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My recording experience in Seattle

Discussion in 'Bass Humor & Gig Stories [BG]' started by lildrgn, Feb 23, 2004.

  1. lildrgn


    Jul 11, 2000
    Seattle, WA
    Wow! (A hot chick just walked by my window...)


    Well, if you're in Seattle and want to record for cheap, look up Shawn at the Phantom Center. My band just finished a weekend session there and we couldn't be happier.

    We're a new band (from the ashes of my old band), and we wanted to get some tunes on a demo to give to clubs and friends. My personal experience with recordings usually ends up with everything but the bass sounding nice and full. That wasn't the case this time. Out of the three basses I brought (#1 Sterling, #2 Spector NS2000, #3 eBay $200 P), we used the P and, YOW, it was fat and full. And this was before any major effects or compression.

    I went from P to SansAmp DI to Trace-Elliot GP-12 to T-E 4x10 and Ashdown 1x15. He had a direct signal off my bass, then miked both cabs. I'd never heard any bass of mine sound so full in the control room. Usually I get a real dry, thin sound until mixing is started. The tones Shawn got were full, round, growly and bottomy. I loved it!

    We recorded our instrument tracks live, about 2-3 times each before finding ones we were happy with. Pro Tools helped to iron out some kinks here and there. I had to punch some parts too, but they worked out fine. The only thing I wish we'd done was to have our singers do some scratch vox while we recorded the instruments. They only sang bits and pieces. I found, in listening back to the instrument tracks, that I played a bit *too* much at times. Had they sang, I'd have something to play "beneath", and probably would've played more for the song, rather than for myself.

    All in all, it was a good weekend and I'm very happy with the results.
  2. Any advice for somone about to record for the first time (aside from practice the songs; we've got them down pretty good)? My band is going to record a demo in a professioanl studio in a couple of weeks, so any advice would be appreciated!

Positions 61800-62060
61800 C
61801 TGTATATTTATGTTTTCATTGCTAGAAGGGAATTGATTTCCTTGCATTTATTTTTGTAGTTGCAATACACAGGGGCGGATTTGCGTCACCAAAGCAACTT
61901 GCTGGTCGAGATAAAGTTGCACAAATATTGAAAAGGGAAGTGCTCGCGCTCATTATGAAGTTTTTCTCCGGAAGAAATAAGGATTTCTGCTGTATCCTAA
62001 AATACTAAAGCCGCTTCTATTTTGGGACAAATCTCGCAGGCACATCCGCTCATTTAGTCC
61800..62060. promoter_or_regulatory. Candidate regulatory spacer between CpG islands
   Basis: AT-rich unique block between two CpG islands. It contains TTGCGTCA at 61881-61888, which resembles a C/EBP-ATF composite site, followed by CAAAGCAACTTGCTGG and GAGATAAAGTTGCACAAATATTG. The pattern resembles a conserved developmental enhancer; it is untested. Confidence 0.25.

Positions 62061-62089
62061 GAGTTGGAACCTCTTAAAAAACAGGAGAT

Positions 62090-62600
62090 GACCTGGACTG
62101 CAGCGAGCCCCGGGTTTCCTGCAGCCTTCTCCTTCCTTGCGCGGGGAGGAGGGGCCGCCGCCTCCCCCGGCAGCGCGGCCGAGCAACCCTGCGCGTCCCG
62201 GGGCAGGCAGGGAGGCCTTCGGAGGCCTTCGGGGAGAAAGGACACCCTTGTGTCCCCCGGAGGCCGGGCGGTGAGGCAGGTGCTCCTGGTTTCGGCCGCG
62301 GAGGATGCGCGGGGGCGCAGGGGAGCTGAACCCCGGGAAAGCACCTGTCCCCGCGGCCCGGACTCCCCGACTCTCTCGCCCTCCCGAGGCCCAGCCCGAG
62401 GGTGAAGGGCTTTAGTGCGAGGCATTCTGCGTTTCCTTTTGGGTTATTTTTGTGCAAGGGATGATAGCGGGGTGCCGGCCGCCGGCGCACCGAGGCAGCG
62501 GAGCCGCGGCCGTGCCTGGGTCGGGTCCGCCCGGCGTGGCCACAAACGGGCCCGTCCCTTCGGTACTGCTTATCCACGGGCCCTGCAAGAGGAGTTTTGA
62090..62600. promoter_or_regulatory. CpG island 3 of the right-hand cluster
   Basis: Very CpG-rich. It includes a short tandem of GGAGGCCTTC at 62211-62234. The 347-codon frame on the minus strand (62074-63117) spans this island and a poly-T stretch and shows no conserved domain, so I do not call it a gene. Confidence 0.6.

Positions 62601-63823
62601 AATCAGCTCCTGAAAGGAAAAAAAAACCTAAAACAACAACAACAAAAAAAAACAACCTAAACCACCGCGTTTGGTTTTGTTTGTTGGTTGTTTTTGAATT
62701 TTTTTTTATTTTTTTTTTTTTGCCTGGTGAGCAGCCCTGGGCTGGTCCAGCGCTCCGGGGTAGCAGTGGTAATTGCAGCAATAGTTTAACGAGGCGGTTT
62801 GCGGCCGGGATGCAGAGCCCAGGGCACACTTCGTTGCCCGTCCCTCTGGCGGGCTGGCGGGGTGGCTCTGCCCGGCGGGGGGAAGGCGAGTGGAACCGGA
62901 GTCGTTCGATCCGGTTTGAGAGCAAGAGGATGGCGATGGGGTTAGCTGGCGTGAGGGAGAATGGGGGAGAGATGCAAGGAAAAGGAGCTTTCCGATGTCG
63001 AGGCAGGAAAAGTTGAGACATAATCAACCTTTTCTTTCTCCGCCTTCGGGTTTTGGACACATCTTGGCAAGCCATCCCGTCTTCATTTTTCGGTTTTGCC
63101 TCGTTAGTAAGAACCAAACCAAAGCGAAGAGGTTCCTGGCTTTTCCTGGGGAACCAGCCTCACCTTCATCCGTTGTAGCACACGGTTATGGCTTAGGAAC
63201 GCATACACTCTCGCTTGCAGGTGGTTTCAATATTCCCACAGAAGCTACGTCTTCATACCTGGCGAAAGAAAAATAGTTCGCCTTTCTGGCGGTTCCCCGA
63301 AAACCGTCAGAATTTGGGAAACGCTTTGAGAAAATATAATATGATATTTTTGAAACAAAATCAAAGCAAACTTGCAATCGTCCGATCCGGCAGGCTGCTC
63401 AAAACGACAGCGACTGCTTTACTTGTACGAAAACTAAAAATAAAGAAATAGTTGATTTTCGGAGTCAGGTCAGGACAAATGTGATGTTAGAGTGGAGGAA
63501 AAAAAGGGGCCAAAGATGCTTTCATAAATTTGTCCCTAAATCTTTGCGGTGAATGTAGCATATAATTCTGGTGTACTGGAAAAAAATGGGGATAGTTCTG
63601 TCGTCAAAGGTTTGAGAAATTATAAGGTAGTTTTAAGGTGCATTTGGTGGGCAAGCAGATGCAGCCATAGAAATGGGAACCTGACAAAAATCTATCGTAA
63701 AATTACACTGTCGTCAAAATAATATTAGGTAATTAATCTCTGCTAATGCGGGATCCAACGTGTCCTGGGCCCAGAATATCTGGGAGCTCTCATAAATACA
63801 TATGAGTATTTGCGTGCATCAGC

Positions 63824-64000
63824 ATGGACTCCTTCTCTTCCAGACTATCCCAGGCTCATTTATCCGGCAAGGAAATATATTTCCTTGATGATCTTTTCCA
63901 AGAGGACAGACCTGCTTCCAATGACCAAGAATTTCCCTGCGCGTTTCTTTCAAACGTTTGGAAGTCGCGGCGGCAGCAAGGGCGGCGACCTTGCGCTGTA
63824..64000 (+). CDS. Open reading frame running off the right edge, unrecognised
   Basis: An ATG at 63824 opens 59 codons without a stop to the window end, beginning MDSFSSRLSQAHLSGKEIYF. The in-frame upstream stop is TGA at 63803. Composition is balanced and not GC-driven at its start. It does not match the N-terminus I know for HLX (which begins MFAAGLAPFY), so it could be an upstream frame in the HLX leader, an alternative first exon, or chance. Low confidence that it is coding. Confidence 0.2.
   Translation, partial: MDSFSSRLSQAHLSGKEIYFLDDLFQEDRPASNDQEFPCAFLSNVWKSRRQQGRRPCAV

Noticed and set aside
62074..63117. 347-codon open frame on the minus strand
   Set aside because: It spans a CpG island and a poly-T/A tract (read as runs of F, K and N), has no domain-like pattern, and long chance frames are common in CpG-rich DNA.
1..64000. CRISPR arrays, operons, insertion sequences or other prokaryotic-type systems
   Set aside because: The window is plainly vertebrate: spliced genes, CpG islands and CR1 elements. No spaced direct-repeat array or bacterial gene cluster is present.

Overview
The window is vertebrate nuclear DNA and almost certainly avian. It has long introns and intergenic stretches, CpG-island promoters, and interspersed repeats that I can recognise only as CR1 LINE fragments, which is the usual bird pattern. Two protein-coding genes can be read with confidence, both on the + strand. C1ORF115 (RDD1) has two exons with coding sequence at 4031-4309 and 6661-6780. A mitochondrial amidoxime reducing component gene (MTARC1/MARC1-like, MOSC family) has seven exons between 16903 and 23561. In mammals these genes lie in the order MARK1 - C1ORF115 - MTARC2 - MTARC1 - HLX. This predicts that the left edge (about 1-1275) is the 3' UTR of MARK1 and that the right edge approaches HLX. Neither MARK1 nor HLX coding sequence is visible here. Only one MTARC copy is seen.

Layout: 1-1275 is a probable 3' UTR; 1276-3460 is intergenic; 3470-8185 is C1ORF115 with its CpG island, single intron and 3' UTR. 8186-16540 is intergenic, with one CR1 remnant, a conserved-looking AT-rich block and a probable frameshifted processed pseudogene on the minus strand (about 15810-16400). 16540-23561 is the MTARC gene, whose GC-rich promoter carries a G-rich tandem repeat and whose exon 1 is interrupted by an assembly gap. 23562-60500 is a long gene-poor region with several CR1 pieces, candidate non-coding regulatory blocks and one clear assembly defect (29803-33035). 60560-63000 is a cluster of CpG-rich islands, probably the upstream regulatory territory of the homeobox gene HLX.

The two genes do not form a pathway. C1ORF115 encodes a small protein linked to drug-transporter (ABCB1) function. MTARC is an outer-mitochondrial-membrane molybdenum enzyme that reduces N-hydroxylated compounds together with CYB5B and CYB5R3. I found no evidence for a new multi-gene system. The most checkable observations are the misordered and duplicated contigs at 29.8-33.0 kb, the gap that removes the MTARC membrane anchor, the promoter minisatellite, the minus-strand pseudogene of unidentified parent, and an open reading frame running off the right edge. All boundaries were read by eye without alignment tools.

3. lildrgn


    Jul 11, 2000
    Seattle, WA
    Well, if you have a good amount of $$, that's always a plus ;). Money really talks, when in a studio.

    If funding is limited, be efficient. If the engineer has his "stuff" together, listen to what he says. The best advice an engineer gave me once was, "You play too much. Simplify it." I did, and the recording was better for it. Now, if you're part is busy to begin with, you may need to stand up for yourself, but I've found that sometimes, less really IS more.

    Try to lock in good with the drummer. Line up your emphasized notes with the kick. As a wise man on this board says, "If it ain't tight, it ain't right." Amen to that!

    Leave the ego at the door. If you've never recorded before, a bad engineer can really make you feel inferior. Heck, a good one can too, only they let you down much nicer.

    Don't be afraid to speak up. If the tone isn't quite right, time and money permitting, let the engineer know what you want. You are part of the band too, right?

    Have a great time recording. It's muy fun!
  4. PastorStan


    Feb 24, 2004
    Redmond, WA
    Dare I ask how much they charged you? My group and I have been talking about recording some demos (nothing fancy, just jam sessions), so we don't want to spend tons of cash. Just quick in-quick out maybe a half day or so.
  5. lildrgn


    Jul 11, 2000
    Seattle, WA
    Well, we paid $600 for 2 days, but YMMV. I'd recommend contacting Shawn at the Phantom Center for details. He was great to work with.

  6. Thanks for the advice. Fortunately, money isn't an issue, since the guitarist's uncle is doing it for us for free :D

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